As I understand, the chambers were welded due to a Swedish law. Functioning guns must be kept in locked storage. If a gun is to be used in open display, it must be deactivated. Apparently a large number of these received this treatment.
These guns have quite a history behind Them. this one was originally manufactured as a 12mm military weapon. It was manufactured under Remington license by Carl Gustave. In 1893, it was converted to 8X58R. At this time, it was rebarreled, the hammer and breechblock were replaced, the extractor converted from sliding to rotary and the receiver re-heat treated. This conversion was also done by Carl Gustave.
At some point in the early 1900's it was converted for civilian use. The full length military forestock was shortened and the handguard removed. The brass medalion in the buttstock removed and the "checkering" applied. The barrel was shortened to 30" and ramp front and two leaf folding rear sight installed.
Here is a rolling block I built for one of my customers. It is chambered in 6.5x55 Swedish Mauser. The barrel is 28 inches Varmint profile. Weighs in at 15 pounds with glass.
Last edited by motorcyclemac; 12-19-2011 at 06:14 PM.
I had to build a custom extractor as the 6.5x55 is a rimless design. The trigger pull is 2.0 pounds. The gun is strictly a bench rest tool and routinely shoots 1/4 moa with cast bullets. The rolling block is such a wonderful platform for MANY MANY caliber conversions.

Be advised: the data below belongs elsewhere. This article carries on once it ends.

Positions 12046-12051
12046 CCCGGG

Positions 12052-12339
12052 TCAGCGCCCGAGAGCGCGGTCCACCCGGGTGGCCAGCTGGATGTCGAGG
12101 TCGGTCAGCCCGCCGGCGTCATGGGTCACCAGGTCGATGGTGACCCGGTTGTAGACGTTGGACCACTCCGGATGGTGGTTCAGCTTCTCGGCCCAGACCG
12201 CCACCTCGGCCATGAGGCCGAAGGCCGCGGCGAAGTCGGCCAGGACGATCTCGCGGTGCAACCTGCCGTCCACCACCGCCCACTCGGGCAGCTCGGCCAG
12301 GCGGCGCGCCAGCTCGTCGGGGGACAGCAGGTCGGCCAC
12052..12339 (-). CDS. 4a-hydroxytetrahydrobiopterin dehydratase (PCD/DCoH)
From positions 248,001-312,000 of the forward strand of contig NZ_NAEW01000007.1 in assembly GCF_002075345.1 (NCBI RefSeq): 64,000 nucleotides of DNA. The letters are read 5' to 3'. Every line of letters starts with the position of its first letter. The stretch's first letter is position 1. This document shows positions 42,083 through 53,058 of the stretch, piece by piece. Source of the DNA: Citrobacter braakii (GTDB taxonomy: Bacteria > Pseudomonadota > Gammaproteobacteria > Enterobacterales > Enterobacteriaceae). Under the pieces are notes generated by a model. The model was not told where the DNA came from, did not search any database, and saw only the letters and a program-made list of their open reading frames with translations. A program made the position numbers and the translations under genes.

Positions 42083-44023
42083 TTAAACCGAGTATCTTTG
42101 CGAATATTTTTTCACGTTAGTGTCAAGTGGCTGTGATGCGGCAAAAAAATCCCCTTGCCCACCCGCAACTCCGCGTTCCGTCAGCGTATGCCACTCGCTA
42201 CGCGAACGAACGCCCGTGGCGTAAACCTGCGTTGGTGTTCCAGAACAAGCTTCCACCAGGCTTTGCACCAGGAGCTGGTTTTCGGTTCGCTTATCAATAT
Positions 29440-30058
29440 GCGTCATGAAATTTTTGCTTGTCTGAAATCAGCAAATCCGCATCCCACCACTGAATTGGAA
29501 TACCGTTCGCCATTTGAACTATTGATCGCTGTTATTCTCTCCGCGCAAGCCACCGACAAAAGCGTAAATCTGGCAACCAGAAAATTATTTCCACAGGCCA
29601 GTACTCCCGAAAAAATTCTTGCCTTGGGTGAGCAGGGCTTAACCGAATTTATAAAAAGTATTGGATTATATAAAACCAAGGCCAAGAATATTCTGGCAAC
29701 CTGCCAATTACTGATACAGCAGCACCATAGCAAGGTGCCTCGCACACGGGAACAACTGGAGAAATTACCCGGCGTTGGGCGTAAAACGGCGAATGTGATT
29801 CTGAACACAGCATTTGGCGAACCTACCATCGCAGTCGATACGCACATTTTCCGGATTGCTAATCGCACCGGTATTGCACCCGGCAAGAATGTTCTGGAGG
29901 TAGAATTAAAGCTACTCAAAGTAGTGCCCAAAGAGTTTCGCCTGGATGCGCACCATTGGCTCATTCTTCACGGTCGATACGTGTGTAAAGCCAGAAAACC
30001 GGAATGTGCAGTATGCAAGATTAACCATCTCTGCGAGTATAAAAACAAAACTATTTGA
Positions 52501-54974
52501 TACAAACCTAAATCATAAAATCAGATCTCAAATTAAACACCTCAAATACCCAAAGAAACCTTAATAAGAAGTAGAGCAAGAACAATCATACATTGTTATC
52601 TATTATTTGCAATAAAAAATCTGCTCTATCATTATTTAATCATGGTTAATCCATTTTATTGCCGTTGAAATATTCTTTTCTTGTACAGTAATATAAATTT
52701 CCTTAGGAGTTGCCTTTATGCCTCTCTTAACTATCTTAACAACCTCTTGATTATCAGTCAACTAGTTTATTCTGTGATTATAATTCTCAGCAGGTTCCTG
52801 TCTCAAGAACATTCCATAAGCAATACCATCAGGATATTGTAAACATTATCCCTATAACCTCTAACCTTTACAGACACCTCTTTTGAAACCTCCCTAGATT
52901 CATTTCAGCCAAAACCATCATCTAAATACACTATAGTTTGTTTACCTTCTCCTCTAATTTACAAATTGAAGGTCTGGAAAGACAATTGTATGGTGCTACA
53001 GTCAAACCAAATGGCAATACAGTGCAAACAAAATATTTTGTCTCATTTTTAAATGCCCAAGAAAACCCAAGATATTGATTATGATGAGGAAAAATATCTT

The rolling block action is very strong. The pivot pins for the rolling block and hammer are not an integral part of the strength. They are only there to keep the block and hammer in place so that the recoil load can be directed to the receiver. Tests have been done where the steel pins were removed and replaced with wood dowels. They fire and function will no ill effects. The design of the action produces a steel to steel connection from the rolling block to the receiver so it is effectively a steel block when fired. That said it will handle some very stout rounds with no problem. They are much stronger than people give them credit for.
The only annoying part of rebarreling them is cutting the square thread for the barrel shank. They are also much easier to rechamber in RIMMED rounds as making a functional extractor for rimless is an exercise in learning new cuss words....but it CAN be done. Given a rimless case design such as 444 or 45/70 they are pretty much a slam dunk. I may look to build one in 45-70 for myself in the future.